The embalmers, after having washed the bodies with palm wine, and having filled them with odoriferous resins or bitumen, they place them in stoves, where by means of convenient heat these resinous substances united intimately with the bodies, and these arrive in a very little time to that state of perfect preservation which we find them at the present day. This operation of which no historian has spoken, was, without doubt, the principle and most important part of their embalming.

CHAPTER II. EMBALMING FROM EGYPTIANS DOWN TO CIVIL WAR.

Here facts are almost entirely wanting and the history of the art we are studying, can only be followed in the recitals of historians, to control whose veracity we have no longer those monuments which Egypt offers us in such great numbers. Among the Jews, the Greeks, the Romans, and all modern nations, we see the honors of embalming accorded to Kings, Princes and men of distinction, but no tomb that has been opened, has rendered a single mummy so perfect, as those which we admire among the Egyptians.

Jews.

—The Jewish people, who, like others, testified their respect for the dead, never admit the care of embalming the body as a common usage. Thus Abraham purchased the field where Sarah was buried; Joseph had the body of his father magnificently embalmed; Moses only carried away the bones of Joseph; David praised the people of Gilead, for having buried with pomp Saul and his sons, etc. In most of these examples, no mention is made of embalming; nevertheless, the body of Jesus Christ was embalmed. It is written that Joseph of Arimathea, a secret disciple, and Nicodemus, ministered unto him, after the crucifixion, and that 100 lbs. of myrrh and aloes were used. In this action the greatest secrecy had been observed, for when the Sabbath was over, very early on the first day of the next week, came the faithful women who had loved him, with spices and ointment they had prepared where with to annoint him, not knowing that, already, this loving service had been performed by the hand of pious affection.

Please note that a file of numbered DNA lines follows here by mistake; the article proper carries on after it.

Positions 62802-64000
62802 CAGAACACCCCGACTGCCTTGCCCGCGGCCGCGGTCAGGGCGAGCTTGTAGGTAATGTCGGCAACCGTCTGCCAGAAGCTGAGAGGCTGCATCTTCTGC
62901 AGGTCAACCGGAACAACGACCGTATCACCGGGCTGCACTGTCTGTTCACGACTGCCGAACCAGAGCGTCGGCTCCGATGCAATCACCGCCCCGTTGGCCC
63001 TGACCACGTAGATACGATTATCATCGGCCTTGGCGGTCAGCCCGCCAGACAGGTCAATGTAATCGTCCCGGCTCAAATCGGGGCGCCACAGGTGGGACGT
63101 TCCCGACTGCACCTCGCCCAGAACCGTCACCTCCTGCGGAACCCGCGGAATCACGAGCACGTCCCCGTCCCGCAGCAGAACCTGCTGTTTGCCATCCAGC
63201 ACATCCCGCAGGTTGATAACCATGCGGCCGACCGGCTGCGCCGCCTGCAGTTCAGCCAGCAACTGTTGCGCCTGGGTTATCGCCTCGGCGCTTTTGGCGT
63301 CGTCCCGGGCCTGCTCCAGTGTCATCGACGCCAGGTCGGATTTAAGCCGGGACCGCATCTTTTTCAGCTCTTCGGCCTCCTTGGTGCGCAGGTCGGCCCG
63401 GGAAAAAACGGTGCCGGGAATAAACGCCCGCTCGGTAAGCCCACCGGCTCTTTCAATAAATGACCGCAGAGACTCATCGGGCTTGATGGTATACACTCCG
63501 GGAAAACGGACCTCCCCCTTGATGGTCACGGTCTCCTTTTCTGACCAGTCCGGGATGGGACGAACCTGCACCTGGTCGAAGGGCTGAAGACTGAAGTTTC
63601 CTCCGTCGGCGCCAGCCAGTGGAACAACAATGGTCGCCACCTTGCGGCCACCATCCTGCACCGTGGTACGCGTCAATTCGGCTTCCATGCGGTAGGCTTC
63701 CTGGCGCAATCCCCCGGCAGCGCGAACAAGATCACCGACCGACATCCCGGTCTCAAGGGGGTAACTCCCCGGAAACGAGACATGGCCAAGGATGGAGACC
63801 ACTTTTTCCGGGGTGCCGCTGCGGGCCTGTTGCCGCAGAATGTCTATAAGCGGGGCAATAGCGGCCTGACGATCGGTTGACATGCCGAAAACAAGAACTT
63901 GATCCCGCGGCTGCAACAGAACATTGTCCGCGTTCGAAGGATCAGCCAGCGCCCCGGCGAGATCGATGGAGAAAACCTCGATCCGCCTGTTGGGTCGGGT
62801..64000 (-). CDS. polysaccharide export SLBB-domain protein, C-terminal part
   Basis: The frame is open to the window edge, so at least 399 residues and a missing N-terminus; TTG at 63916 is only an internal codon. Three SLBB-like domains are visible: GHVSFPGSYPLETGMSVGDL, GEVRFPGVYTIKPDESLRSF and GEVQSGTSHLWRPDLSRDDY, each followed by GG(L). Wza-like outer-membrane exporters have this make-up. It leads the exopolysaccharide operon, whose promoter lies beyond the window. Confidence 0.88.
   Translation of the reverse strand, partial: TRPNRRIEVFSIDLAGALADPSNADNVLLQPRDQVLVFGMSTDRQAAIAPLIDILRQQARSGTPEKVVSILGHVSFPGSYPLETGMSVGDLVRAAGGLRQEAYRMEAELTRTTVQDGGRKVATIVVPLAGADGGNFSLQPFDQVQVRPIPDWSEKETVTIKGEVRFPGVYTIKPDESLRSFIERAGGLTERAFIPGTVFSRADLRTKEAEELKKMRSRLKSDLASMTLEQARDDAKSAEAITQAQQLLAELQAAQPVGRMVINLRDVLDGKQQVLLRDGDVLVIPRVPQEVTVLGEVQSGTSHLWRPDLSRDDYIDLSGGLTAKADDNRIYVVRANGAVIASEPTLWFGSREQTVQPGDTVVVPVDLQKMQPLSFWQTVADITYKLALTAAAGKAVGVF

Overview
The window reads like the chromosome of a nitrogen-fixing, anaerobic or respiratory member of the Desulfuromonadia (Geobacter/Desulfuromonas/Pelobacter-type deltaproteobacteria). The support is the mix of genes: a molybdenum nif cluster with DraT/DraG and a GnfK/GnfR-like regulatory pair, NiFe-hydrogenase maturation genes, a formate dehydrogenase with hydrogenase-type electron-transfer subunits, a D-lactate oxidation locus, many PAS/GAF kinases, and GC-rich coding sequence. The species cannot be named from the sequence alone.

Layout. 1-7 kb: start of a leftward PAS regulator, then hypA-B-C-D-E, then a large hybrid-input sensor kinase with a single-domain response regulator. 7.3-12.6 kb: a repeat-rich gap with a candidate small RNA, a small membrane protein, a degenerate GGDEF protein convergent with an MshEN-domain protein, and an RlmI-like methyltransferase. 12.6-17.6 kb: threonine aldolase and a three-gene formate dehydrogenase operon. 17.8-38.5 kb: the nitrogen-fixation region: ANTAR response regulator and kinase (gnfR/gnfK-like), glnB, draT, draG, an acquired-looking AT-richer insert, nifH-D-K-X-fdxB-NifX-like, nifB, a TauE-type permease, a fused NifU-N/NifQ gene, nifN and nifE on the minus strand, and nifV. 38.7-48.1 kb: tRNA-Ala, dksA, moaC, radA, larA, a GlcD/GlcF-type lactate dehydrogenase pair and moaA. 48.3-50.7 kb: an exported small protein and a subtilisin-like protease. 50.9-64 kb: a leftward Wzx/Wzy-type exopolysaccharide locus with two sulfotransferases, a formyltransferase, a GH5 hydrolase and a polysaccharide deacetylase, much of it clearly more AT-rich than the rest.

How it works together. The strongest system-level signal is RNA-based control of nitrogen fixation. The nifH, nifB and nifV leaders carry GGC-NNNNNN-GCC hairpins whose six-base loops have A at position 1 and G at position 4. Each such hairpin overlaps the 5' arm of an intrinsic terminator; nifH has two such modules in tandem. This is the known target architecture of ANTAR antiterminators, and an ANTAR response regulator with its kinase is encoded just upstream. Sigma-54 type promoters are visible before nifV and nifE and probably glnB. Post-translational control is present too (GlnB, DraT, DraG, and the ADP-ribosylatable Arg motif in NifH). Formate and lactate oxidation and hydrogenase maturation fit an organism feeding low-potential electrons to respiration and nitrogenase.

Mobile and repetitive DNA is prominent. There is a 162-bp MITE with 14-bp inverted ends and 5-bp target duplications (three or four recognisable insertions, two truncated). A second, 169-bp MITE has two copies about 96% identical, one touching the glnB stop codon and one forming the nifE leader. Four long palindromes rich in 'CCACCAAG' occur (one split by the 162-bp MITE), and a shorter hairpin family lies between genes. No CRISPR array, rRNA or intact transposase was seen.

The following is nearly the method used by the Jews: Each sex took care of its dead; they first of all, close the mouth and eyes of the exposed person, afterward they washed the body and then rubbed it with perfumes, tied it with bands, and then bandaged it in several cloths of very fine linen or woolen; and finally, they put it into the sepulture. It is thought that the myrrh and aloes which they employed had very little virtue to resist putrefaction, and that the great quantities of aromatics which they consumed, was rather for pomp, than for the long preservation of the subject. They took no pains to dry the body; they did not take away the intestines, and in spite of all these odoriferous drugs, decomposition must have soon revealed itself as was testified by the body of Lazarus when resurrected.

Persians.

—Neither did the Persians possess a very great knowledge of preservation. Cyrus, King of Persia, said to his children: when I have ceased to live, place my body neither in silver nor in gold, nor in any other coffin, but return it immediately to the earth, etc. It will be perceived that Cyrus, in forbidding that any care should be taken with his body, does not allude to embalming, which, of all other means, would have been the most efficient in preventing its elements from returning to the Common Mother.

Babylonians.

—The Babylonians, anointed the bodies of their dead with honey, after which, they were immersed in the same substance. It is highly improbable that this process was successful for long time preservation, for the preservative power of honey was